Machine, Process and Human Generated Data
BI Modal Courses and Conferences
When I can make the time I find it useful to attend conferences and courses. I try and mix up the things I attend to combine both events that are in the BI domain and events that are outside the BI domain as I always seem to find something interesting and relevant attending both types. My all time fav conference is still Webstock, it’s one you should definitely add to your conference bucket list.
Sometimes attending a course reinforces to me how much I love the courses we run over at OptimalBI due to the high level of hands-on content we include (nothing like sitting listening to somebody speak to powerpoint for a few days to reinforce this). Sometimes it gives me time to zone out and think through some of the things I have been working on and off for a while and an “ah ha” moment arrives.
But there is always a few key new things I take away from the course itself.
My Latest Takeaway
One of the things I took away from this course and have used consistently since, is the concept of Machine, Process, and Human Generated data.
The concept is explained in Barry’s book Business unIntelligence, and there is also a great summary available in a white paper Barry wrote for Teradata in 2013 Unlocking Machine-Generated Data. An excerpt from this paper:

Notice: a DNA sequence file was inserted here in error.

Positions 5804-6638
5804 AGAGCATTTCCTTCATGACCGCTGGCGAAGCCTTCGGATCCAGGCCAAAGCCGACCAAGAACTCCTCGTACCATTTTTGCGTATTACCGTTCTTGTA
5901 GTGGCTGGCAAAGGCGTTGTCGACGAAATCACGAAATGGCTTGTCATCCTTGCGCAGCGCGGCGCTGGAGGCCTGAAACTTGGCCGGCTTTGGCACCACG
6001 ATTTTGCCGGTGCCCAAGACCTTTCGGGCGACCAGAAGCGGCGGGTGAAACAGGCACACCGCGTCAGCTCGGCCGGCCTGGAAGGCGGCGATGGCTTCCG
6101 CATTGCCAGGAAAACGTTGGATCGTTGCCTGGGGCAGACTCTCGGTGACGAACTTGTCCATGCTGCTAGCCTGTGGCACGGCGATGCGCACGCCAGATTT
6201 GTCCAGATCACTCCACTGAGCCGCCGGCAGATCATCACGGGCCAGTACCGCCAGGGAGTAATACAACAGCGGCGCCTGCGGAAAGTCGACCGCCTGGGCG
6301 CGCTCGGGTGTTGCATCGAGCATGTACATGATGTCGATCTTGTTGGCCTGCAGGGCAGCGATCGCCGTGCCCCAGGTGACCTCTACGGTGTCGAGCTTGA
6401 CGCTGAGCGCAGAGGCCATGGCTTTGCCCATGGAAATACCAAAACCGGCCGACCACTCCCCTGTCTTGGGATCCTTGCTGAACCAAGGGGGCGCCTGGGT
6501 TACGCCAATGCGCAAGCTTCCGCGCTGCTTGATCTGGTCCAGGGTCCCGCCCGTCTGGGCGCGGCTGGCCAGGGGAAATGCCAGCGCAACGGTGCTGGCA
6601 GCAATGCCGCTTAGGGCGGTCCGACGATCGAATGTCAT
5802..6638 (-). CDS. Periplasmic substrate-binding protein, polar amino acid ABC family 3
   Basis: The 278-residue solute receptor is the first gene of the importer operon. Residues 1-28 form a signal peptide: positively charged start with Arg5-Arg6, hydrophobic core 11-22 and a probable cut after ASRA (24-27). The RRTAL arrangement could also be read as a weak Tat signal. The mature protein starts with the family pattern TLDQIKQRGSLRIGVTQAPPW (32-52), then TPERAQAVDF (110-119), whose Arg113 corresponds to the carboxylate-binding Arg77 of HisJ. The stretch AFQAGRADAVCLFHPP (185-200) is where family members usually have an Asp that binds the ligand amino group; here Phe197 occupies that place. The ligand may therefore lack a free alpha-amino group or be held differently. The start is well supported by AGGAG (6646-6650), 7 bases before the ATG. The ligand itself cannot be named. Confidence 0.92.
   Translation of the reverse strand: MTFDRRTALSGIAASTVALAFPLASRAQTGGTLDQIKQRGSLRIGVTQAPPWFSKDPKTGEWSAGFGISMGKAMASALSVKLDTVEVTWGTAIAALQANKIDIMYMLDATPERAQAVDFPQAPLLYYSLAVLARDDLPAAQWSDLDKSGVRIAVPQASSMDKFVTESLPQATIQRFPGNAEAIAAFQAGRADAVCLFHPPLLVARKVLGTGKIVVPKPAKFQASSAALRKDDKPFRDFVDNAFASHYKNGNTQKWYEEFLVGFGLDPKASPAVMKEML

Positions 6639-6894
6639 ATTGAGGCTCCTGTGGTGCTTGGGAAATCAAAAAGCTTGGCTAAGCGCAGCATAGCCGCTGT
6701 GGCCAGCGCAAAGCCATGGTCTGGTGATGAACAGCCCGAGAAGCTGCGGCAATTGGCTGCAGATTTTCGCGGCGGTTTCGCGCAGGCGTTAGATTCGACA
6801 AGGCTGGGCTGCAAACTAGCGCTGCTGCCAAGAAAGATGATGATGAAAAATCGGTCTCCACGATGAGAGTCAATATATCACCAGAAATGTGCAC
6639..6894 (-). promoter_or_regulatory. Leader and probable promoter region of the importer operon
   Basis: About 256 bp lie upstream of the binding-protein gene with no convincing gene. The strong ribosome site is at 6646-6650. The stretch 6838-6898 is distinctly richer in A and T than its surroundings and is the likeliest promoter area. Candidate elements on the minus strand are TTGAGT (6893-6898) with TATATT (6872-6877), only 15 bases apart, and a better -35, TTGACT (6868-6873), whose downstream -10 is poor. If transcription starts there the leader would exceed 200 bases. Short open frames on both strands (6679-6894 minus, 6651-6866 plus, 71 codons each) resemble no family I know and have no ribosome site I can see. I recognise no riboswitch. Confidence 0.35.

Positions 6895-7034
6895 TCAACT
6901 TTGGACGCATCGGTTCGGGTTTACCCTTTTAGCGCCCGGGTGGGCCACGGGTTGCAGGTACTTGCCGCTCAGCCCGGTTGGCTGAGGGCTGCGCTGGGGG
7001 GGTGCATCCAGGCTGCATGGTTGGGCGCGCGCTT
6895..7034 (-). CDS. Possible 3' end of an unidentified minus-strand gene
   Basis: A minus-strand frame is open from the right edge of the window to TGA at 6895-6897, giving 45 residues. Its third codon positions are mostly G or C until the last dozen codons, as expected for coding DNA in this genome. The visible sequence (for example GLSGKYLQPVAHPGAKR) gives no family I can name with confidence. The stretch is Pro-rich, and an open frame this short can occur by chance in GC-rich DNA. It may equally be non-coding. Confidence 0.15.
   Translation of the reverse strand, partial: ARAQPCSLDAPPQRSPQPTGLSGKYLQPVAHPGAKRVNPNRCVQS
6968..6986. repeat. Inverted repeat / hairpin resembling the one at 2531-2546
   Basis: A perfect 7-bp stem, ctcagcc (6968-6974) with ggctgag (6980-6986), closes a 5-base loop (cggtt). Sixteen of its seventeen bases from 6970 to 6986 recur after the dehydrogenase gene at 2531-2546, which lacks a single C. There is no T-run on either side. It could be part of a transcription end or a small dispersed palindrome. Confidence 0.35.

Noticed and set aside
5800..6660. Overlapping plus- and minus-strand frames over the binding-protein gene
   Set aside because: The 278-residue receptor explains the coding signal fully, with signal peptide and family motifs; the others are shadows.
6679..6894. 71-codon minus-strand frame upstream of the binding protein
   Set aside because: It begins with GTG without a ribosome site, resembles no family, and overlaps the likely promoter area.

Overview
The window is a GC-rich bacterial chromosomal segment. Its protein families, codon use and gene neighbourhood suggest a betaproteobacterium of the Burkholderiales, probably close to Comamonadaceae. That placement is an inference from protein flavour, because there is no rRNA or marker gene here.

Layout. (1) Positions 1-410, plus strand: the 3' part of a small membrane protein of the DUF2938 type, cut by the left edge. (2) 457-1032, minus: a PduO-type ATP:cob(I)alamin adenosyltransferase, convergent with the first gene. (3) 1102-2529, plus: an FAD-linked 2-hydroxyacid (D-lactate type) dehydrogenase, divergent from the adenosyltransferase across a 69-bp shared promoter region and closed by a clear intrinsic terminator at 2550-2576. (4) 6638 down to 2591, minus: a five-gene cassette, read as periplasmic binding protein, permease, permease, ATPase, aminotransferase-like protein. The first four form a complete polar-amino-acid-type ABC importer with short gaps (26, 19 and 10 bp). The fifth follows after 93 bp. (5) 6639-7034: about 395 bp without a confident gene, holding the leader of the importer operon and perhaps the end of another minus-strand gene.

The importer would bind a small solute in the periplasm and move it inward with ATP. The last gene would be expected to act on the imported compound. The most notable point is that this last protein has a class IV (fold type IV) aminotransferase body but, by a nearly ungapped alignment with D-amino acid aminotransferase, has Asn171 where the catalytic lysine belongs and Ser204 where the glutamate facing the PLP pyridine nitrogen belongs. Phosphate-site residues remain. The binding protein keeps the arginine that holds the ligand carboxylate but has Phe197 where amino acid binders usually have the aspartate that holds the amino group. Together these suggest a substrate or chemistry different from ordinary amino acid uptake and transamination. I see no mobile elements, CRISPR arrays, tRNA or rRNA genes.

1. Human-sourced information* : All information ultimately originates from people, an artifact of the human mind. This information is the highly subjective record of human experiences, previously recorded in books and works of art, and later in photographs, audio and video. Human-sourced information is now almost entirely digitized and electronically stored everywhere from tweets to movies. Loosely structured and often ungoverned, this information may not reliably represent for the business what has happened in the real world. Structuring and standardization (e.g. modeling, validation in operational systems and cleansing as data moves to BI) allows the business to convert human-sourced information to more reliable process-mediated data.
2. Process-mediated data: Business processes are at the heart of running and managing every business. These processes record and monitor business events of interest, such as registering a customer, manufacturing a product, taking an order, etc. The process-mediated data thus collected is highly structured and includes transactions, reference tables and relationships, as well as the metadata that sets its context. Process-mediated data has long been the vast majority of what IT managed and processed, in both operational and BI systems. Its highly structured and regulated form is well suited to promoting information management and data quality, as well as for storage and manipulation in relational database systems.